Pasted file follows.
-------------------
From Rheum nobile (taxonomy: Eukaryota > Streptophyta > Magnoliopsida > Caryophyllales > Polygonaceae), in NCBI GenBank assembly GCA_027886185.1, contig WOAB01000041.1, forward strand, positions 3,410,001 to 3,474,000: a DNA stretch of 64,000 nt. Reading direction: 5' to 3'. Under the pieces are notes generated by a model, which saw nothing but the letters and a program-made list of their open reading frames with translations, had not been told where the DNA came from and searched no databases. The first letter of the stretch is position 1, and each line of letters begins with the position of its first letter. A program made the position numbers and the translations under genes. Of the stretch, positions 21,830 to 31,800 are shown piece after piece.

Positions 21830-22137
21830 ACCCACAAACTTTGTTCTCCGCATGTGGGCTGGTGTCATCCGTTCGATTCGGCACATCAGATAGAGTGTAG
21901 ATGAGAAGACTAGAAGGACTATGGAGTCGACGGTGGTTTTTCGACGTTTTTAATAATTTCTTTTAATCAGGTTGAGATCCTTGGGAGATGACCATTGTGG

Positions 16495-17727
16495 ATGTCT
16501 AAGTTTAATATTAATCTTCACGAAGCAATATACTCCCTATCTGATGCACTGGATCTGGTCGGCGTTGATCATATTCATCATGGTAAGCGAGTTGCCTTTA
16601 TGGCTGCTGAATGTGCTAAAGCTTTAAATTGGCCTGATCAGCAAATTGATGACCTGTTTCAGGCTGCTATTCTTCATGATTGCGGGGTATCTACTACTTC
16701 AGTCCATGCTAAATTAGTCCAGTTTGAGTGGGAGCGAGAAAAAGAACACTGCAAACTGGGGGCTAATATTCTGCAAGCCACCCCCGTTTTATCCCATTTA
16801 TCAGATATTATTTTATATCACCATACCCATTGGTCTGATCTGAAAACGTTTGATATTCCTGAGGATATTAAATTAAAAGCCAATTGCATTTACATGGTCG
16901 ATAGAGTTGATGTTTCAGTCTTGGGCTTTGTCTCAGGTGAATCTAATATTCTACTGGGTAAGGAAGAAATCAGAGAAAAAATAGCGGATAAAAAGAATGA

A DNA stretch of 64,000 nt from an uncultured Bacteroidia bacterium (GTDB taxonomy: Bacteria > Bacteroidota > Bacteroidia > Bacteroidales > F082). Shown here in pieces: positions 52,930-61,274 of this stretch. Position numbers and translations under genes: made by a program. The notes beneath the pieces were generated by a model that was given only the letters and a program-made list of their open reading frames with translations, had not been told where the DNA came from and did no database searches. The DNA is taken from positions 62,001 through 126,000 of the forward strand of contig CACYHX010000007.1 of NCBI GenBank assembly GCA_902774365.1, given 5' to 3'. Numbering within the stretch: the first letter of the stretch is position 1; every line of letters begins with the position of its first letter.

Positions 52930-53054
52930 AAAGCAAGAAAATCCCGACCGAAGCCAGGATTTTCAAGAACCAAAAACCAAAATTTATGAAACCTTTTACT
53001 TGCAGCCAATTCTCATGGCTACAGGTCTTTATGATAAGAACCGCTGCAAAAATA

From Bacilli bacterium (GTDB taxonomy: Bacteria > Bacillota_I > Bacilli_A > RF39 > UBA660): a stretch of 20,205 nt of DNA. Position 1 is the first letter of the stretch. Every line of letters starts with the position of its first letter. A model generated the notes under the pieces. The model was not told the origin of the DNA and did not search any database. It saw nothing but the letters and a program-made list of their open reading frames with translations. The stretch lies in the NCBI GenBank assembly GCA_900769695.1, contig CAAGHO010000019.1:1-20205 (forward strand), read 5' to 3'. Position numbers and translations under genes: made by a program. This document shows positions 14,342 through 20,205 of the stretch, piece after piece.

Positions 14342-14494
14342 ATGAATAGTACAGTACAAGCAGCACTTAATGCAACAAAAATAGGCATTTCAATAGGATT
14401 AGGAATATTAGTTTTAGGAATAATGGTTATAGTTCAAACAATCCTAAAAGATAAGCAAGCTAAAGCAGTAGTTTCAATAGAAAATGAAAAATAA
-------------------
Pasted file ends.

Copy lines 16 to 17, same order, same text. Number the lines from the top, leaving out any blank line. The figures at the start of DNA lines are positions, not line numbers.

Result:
From Bacilli bacterium (GTDB taxonomy: Bacteria > Bacillota_I > Bacilli_A > RF39 > UBA660): a stretch of 20,205 nt of DNA. Position 1 is the first letter of the stretch. Every line of letters starts with the position of its first letter. A model generated the notes under the pieces. The model was not told the origin of the DNA and did not search any database. It saw nothing but the letters and a program-made list of their open reading frames with translations. The stretch lies in the NCBI GenBank assembly GCA_900769695.1, contig CAAGHO010000019.1:1-20205 (forward strand), read 5' to 3'. Position numbers and translations under genes: made by a program. This document shows positions 14,342 through 20,205 of the stretch, piece after piece.

Positions 14342-14494